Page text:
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24 October 2005 Optical standards: the missing link in optics and photonics educational programs
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Proceedings Volume 9664, Ninth International Topical Meeting on Education and Training in Optics and Photonics; 96641C (2005) https://doi.org/10.1117/12.2207778
Event: Ninth International Topical Meeting on Education and Training in Optics and Photonics, 2005, Marseille, France
Abstract
Educational programs in optics and photonics contain superior fundamental and specialized courses, and yet optical standards and standardization aspects are often missing from the curricula. Although international standardization aims at eliminating technical barriers to trade, many graduates learn about industry standards during their first job. This presentation provides an overview of existing standards in optics and photonics and latest developments in the field. It provides information about the international organizations involved and the specialty areas covered by standards. Courses or educational modules covering existing industry standards and international standardization efforts may become a valuable addition to educational programs in optics and photonics.

Summary

Introduction

Many of today's educational programs in optics and photonics contain first-class fundamental and/or specialized courses, and yet optical standards and standardization aspects of optical engineering often remain missing from the curricula. Although the purpose of international standardization is to eliminate technical barriers to trade, many graduates only learn about industry standards during their first or second “real world” job. This presentation provides an overview of the existing standards in optics and photonics and the latest developments in the field. It provides information about the international organizations involved in this effort and the various specialty areas in optics and photonics covered by standards. Courses or educational modules covering exisiting industry standards and international standardization efforts may become a valuable addition to educational programs in optics and photonics.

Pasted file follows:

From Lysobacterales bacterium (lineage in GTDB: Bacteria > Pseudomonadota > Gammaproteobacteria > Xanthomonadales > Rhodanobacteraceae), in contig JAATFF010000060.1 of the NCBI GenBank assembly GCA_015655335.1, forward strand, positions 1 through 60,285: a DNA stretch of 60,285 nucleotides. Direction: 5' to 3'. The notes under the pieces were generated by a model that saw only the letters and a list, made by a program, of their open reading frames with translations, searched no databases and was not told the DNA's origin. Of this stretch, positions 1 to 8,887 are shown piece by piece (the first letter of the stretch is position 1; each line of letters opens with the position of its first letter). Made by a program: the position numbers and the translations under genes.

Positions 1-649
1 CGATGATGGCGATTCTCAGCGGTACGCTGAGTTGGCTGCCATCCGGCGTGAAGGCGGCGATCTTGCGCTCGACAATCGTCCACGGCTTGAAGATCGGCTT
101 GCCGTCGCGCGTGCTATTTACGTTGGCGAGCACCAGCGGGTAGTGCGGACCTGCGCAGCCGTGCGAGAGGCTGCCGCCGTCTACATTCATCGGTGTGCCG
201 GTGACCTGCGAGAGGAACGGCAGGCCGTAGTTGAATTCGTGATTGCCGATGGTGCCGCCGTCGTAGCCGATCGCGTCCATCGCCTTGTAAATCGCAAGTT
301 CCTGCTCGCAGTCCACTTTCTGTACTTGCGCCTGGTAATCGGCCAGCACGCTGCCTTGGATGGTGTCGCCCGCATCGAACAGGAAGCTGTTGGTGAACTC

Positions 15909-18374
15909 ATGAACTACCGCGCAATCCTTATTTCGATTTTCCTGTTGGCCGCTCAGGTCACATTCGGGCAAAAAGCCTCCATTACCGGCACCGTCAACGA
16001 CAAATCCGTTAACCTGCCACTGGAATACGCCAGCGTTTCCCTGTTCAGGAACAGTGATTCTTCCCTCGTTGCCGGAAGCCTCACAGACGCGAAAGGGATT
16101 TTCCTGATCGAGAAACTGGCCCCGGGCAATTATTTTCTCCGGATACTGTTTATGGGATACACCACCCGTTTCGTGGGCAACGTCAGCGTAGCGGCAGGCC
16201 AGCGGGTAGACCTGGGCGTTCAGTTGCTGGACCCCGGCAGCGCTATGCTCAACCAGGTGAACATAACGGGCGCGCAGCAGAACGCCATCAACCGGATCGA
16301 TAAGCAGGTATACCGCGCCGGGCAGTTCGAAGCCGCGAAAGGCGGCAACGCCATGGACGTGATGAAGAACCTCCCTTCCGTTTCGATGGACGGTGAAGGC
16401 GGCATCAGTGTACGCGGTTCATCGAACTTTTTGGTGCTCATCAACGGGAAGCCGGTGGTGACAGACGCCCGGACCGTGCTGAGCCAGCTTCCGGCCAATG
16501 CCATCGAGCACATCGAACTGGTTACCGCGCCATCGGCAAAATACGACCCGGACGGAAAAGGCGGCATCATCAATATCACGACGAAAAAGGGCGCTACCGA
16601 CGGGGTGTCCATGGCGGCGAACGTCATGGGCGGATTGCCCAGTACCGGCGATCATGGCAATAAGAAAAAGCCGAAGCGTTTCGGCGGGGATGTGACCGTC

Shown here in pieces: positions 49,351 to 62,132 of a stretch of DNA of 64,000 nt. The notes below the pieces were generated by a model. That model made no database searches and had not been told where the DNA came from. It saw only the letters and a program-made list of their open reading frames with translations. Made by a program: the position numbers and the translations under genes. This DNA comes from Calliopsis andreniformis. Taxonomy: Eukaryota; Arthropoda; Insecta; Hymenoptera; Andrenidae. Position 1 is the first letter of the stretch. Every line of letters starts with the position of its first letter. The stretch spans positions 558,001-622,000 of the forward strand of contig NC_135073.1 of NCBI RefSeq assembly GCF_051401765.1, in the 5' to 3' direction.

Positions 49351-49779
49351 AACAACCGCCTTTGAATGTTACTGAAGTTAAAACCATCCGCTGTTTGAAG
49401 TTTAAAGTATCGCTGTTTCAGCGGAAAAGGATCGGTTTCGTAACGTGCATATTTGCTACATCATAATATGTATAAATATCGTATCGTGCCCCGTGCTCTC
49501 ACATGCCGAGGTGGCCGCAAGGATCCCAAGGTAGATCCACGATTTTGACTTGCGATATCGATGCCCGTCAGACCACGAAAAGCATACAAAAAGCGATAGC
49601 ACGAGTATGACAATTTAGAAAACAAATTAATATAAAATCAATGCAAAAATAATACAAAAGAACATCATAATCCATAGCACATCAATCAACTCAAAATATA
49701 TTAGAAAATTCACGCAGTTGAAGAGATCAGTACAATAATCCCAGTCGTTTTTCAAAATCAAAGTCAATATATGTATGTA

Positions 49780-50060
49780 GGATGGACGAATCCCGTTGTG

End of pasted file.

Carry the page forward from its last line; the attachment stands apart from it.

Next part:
The role of industry standards

The main goal of international standardization is to eliminate technical barriers to trade. There are hundreds of international standards for terminology, requirements, interfaces, test methods and product safety, that apply to complete systems, devices, instruments, optical and photonic components, auxiliary devices and accessories, and materials. In addition to traditional fields like lighting, photography, cinematography, telescopes, microscopes, geodetic and surveying equipment, ophthalmic and medical optics, there are newer fields such as fiber optics and free space telecommunication systems, lasers and other electro-optical devices and systems. A brief survey of university and college curricula in North America has revealed that standards and standardization aspects have very limited coverage. Except for black body emitters, optical frequency standards and interferometer calibration, there was practically no other content on industry standards. Yet knowledge of relevant industry standards is essential for optical engineers, supporting their efforts in commercializing new technologies or developing new products. Failing just one specification of a product performance standard may lead to significant delays in bringing the product to the market, additional costs, losses and may even result in the collapse of a start-up venture. Some products are subject to legal regulations, e.g. medical, lasers, or electronic products incorporating lasers or LEDs. In such cases, standards help manufacturers to show compliance with the relevant regulations and represent an important mechanism for accessing the market or gaining competitive advantage. Failure to meet existing product safety standards may result in legal action against the product manufacturer.